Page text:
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LUCKY ME Staged Reading with Sachi Parker Set for National Arts Club, 11/18

Sachi Parker will perform this two-act one-woman play, written by herself and playwright Frederick Stroppel, at an invitation-only reading at the National Arts Club on Monday November 18th.

Directed by Douglas Moser, LUCKY ME tells the story of the only child of actress Shirley MacLaine and businessman Steve Parker, and her life and relationship with the two of them. The play takes you through Sachi's formative years in Japan, living with her distant, mysterious father and his longtime mistress. Shirley (as played by Sachi) gives various accounts as to why she sent her child so far away, ranging from the mundane (Japan was a better environment than Hollywood) to the melodramatic (Sachi was in danger of being kidnapped by the mob). Whatever the truth, Sachi's infrequent visits back to Los Angeles were fun but all too brief, and she keenly felt the absence of her disengaged mother.

Her father was an even dicier proposition, affectionate and charming at times but also cruel and sexually provocative. Steve Parker emerges as essentially a con man who bilked his wife out of millions with a story so weird that will it amaze even the most jaded of audiences.

After she graduates from boarding school (and her mother refuses to pay for college) Sachi takes various jobs in Japan and around the world, getting involved along the way with various unscrupulous men. But the longing to connect with her mother goes deep, and ultimately she moves back to Los Angeles to be with her. It looks like there will be a happy ending for Sachi after all...but life with a New-Age movie star diva is never easy, and there are many more vertiginous and bizarre twists and turns to come.

Robin Lane-Krauss, a Lifetime Member of The Actors Studio. hosts this, her 23rd reading for the National Arts Club

Sachi Parker has appeared in theater and films throughout the world. She made her film debut on 1985 in Stick, directed by Burt Reynolds, and also appeared in Back to the Future, About Last Night, Peggy Sue Got Married, Riders to the Sea, and Scrooged.

Sachi guest-starred in numerous popular series and TV movies, including Star Trek: the Next Generation, Equal Justice, Alien Nation, Santa Barbara, Capitol, and Scarecrow and Mrs. King. Her theater work includes Ladies in Waiting, Pastorale, and The Lulu Plays, for which she won a Dramalogue Best Actress award. She performed at the Edinburgh Festival, and won acclaim for her performances in Chekhov's The Cherry Orchard, The Seagull, and The Three Sisters. Staying true to her Japanese roots, Sachi has served as the daytime anchor for Manhattan Express, a Japanese-language news program based in New York, and starred in daytime Japanese television. In 1990 she was recognized for her acting work bridging cultural differences between Japan and the U.S. with the prestigious Kurosawa Award. In 2008, Sachi appeared in the Japanese film The Witch of the West is Dead, playing the lead role of a 75-year-old grandmother. Sachi has lived in Japan, Hawaii, Australia, and France, and she now resides in Pelham Manor NY, with her daughter Arin.

Frederick Stroppel is a New York-based playwright who has had productions of his plays throughout the world. In New York his full-length comedy Fortune's Fools was produced off-Broadway at the Cherry Lane Theater in 1995, and his musical Tales >From The Manhattan Woods, based on "Die Fledermaus", was staged at the Wings Theatre. Recently his dark comic thriller The Hunter's Moon premiered at the Roy Arias Theater in NYC, and Small World, a comedy about Walt Disney and Igor Stravinsky and the making of "Fantasia", had its world premiere last January in Newtown, Connecticut. Other plays include Actor!, The Christmas Spirit, A Good Man, Songs of the Night, and The Wonder Wheel. For film, he has written the screenplays for A Brooklyn State of Mind, Almost Pregnant, Dark Side of Genius, and Glacier Bay, which has won over a dozen festival awards including Best Screenplay. He is a veteran children's television writer, having served as the head writer for Oswald and Wow Wow Wubbzy!, both for Nickelodeon, and he has also worked with HBO, PBS, and Playhouse Disney. He is the co-author with Sachi Parker of the book Lucky Me, which was published in February 2013 by Gotham/Penguin Books. His newest project is a one-woman show about Lizzie Borden, titled Fall River. He is a member of the Dramatists Guild and the Writers Guild of America East.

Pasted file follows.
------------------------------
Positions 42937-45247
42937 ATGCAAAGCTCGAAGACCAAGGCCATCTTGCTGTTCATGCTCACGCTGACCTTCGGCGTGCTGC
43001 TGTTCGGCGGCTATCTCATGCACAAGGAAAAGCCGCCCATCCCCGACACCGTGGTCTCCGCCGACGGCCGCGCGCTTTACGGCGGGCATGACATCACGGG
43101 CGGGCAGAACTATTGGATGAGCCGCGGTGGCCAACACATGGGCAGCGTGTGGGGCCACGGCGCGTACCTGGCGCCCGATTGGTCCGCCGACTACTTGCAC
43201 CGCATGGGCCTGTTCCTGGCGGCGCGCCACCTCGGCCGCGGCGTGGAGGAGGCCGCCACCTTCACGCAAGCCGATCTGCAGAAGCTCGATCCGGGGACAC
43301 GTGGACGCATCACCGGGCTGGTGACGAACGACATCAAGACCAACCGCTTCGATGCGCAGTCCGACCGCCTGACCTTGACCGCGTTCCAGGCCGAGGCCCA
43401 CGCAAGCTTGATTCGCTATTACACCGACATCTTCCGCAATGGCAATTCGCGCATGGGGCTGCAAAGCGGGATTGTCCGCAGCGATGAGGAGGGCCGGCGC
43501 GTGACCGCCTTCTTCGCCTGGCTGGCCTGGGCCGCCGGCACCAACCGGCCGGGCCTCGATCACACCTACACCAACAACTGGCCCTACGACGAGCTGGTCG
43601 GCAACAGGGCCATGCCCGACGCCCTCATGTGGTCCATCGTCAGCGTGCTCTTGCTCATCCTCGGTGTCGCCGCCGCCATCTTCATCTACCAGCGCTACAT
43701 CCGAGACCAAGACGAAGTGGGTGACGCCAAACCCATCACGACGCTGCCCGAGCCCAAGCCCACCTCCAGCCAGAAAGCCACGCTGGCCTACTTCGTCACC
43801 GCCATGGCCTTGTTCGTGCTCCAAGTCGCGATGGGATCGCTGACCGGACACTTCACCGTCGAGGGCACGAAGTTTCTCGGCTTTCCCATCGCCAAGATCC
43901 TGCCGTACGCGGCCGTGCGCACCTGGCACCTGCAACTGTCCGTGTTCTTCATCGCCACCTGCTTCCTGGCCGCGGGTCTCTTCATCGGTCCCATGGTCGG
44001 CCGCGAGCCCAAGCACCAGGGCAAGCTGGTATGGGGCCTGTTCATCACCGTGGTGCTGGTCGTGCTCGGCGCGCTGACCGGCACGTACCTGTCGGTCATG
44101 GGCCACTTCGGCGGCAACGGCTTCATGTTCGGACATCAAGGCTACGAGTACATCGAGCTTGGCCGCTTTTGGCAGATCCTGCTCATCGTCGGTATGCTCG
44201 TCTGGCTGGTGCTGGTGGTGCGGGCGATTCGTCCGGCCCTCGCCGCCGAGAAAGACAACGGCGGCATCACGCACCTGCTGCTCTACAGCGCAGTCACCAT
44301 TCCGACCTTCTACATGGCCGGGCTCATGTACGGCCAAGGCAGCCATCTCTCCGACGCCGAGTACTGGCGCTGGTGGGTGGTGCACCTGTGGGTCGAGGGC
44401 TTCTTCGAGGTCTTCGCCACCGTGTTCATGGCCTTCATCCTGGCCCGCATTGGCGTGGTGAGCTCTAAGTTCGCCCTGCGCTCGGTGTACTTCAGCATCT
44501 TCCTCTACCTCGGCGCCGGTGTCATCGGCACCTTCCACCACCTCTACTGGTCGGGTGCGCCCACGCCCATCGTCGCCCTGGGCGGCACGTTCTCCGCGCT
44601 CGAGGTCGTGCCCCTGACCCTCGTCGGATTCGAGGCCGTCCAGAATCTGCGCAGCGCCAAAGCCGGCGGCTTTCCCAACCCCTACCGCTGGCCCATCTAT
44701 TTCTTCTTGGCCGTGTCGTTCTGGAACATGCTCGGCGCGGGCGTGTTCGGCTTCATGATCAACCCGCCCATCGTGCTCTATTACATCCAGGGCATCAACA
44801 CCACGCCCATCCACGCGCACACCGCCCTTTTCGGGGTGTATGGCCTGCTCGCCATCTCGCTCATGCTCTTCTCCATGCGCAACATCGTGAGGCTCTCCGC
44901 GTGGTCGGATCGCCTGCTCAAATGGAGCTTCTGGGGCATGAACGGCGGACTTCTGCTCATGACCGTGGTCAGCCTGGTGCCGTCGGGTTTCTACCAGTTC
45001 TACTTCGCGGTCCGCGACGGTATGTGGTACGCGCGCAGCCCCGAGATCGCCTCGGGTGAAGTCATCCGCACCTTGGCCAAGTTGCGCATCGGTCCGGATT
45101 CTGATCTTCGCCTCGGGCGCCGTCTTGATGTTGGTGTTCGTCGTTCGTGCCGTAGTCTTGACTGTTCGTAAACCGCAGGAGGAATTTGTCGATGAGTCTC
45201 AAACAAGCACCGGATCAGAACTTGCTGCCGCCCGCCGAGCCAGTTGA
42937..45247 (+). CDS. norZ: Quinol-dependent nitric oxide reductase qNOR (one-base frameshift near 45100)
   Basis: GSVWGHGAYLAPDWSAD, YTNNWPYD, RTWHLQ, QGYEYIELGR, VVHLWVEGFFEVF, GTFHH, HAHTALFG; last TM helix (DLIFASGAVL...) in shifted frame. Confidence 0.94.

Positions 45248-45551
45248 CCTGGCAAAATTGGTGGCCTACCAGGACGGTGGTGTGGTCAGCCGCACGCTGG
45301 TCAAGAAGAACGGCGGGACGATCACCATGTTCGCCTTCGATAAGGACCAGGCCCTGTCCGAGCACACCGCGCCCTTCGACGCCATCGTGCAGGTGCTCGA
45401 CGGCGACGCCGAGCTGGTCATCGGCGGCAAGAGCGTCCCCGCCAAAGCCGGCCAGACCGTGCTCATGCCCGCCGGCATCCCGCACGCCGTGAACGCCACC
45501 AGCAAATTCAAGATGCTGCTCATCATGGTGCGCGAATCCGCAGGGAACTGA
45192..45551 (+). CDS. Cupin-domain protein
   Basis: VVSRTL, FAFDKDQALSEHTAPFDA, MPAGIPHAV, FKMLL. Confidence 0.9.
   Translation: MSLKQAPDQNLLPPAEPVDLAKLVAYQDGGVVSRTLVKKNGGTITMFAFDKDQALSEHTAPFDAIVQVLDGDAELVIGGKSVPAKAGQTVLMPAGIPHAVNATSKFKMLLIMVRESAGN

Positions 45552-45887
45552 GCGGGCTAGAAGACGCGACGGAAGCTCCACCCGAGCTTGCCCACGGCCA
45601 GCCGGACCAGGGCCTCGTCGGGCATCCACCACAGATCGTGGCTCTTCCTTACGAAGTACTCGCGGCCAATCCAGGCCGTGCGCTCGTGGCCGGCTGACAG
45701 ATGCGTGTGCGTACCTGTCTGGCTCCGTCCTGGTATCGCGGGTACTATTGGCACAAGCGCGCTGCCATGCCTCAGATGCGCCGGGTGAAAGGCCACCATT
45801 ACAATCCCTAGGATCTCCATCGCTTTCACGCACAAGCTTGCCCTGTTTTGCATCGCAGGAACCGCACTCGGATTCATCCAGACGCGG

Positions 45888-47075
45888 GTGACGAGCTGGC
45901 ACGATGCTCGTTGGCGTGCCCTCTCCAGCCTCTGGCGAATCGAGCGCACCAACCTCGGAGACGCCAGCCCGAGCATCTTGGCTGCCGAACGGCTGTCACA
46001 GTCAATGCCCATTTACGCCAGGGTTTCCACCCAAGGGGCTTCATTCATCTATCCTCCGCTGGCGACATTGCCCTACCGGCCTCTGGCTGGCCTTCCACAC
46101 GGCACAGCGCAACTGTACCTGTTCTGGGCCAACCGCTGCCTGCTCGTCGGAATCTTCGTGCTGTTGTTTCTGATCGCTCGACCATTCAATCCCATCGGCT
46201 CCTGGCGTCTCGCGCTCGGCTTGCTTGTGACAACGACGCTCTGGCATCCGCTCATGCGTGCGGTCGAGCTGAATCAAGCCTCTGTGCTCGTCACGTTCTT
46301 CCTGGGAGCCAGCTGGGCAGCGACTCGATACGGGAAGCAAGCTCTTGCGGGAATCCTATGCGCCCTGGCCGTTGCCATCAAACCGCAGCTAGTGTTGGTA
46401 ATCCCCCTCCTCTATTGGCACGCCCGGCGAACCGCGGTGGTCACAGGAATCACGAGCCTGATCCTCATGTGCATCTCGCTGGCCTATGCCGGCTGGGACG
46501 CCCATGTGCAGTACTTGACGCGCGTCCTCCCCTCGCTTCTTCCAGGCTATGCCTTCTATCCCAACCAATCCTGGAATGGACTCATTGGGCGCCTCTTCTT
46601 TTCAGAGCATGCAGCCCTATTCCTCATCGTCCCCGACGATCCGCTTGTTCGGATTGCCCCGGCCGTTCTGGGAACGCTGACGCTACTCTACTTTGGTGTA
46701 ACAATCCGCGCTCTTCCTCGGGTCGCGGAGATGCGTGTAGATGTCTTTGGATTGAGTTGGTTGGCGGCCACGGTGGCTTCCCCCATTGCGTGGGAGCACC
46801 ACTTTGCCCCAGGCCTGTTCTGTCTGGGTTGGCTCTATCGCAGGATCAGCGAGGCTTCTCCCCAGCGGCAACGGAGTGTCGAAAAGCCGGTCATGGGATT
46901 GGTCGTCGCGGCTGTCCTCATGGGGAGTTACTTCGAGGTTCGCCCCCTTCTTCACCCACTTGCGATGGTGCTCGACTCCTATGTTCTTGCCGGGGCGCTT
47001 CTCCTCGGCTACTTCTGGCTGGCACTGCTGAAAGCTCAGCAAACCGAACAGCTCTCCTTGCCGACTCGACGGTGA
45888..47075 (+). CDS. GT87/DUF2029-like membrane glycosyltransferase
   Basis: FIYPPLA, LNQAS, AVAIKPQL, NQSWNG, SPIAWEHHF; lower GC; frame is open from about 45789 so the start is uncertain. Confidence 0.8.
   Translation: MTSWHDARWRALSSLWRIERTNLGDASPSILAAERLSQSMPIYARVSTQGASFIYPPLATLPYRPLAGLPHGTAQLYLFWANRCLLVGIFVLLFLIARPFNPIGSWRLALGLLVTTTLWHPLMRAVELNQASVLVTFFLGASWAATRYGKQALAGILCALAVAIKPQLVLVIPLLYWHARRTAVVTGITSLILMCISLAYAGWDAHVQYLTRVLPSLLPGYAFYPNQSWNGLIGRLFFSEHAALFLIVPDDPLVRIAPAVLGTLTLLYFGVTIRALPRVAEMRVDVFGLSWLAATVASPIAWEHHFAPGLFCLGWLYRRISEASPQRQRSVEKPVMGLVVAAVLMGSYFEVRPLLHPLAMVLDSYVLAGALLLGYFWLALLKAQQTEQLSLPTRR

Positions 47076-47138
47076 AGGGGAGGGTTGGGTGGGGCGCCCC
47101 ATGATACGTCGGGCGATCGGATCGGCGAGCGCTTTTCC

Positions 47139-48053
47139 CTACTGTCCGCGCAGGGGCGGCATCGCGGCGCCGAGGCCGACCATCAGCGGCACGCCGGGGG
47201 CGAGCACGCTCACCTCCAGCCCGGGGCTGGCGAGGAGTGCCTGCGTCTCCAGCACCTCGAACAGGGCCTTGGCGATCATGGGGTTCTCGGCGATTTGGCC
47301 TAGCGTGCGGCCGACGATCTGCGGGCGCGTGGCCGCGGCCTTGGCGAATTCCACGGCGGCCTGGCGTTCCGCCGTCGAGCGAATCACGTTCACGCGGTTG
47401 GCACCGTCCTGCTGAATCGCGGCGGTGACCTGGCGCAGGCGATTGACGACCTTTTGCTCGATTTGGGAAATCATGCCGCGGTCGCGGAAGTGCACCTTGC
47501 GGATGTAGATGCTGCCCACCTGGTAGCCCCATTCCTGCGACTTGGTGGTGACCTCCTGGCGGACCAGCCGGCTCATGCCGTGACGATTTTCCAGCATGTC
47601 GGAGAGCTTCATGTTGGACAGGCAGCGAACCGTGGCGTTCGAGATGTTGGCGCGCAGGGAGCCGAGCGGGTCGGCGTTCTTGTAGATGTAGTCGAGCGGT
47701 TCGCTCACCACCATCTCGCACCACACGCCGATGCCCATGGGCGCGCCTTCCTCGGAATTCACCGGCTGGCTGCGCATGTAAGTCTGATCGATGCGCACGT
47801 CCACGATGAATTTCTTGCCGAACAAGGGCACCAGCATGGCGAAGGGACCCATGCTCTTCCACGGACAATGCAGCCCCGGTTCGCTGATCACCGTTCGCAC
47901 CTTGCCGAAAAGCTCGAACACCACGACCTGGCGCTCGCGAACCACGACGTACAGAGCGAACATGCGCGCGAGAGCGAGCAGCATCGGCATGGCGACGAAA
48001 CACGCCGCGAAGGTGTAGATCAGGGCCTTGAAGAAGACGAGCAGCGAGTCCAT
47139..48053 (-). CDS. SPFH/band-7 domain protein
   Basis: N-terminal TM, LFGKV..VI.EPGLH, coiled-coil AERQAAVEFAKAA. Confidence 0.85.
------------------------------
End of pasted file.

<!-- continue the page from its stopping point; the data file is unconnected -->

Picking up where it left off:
Douglas Moser (Director) has worked extensively in New York and regionally. His New York productions include Wild Women of Planet Wongo (Becket Theatre, NYMF), the world premiere of the opera Patience and Sarah (Lincoln Center, '98 Summer Festival), Reborn Again Cowgirl and the Samuel French Short Play winner, The Blueberry Waltz by Liz Amberley, and the Richard Rogers winner To Paint the Earth. Regional credits include Syncopation by Allan Knee, Rebecca Gilman's Spinning into Butter and Boy Gets Girl, Company, Sweeney Todd, and Talley's Folly and his own adaptation of A Christmas Carol at Westport Country Playhouse, which was honored with a Connecticut Critics Circle Award. He directed Frederick Stroppel's one-act plays Danger: People at Large, starring Jack Klugman and Brett Somers. The film version of one of these short plays, Glacier Bay, starring James Noble and Dorothy Bryce, won several film awards, including best screenplay, best dramatic short, and best of the festival in numerous international film festivals. As a writer, he is the author of Elegy for Ebenezer, workshopped at Long Wharf Theatre, the unpublished novel Company Business and the screenplay Reborn Again, with Pat Watkins. For more information, visit douglasmoser.com.


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